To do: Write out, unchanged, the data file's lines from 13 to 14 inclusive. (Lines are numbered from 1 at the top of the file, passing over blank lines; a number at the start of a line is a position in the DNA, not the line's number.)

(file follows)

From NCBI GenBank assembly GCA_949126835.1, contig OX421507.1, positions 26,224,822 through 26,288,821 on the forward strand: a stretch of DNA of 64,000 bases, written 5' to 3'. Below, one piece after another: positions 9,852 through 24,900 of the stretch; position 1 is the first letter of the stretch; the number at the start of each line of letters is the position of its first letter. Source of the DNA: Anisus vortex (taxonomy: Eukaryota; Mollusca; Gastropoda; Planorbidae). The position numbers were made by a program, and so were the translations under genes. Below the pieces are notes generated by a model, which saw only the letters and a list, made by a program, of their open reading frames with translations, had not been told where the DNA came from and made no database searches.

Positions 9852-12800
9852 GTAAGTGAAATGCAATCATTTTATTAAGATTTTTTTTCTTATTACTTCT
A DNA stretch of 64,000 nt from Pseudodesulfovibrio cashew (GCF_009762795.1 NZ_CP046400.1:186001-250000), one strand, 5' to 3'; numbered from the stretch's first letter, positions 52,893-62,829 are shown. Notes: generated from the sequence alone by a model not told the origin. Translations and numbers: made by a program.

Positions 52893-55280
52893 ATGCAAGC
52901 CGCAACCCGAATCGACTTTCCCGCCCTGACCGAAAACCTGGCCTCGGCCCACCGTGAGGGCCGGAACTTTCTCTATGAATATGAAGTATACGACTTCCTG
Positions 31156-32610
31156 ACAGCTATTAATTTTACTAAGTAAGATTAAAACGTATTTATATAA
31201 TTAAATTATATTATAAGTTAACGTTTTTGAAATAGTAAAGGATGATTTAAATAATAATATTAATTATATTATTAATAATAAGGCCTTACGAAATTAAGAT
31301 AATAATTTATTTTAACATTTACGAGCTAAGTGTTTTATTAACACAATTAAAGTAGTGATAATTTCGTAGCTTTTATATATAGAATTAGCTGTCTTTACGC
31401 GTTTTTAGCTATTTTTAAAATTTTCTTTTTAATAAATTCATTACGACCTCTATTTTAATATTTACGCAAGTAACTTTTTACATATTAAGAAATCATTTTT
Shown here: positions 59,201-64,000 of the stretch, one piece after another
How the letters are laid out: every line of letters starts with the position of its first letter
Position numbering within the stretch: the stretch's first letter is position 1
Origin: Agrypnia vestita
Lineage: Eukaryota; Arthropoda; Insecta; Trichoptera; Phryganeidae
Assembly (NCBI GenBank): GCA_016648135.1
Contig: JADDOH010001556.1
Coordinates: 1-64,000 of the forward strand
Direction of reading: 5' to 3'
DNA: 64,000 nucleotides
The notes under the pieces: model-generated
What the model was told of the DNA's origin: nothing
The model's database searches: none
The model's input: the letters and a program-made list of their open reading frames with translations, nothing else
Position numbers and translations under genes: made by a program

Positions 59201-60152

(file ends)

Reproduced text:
Shown here: positions 59,201-64,000 of the stretch, one piece after another
How the letters are laid out: every line of letters starts with the position of its first letter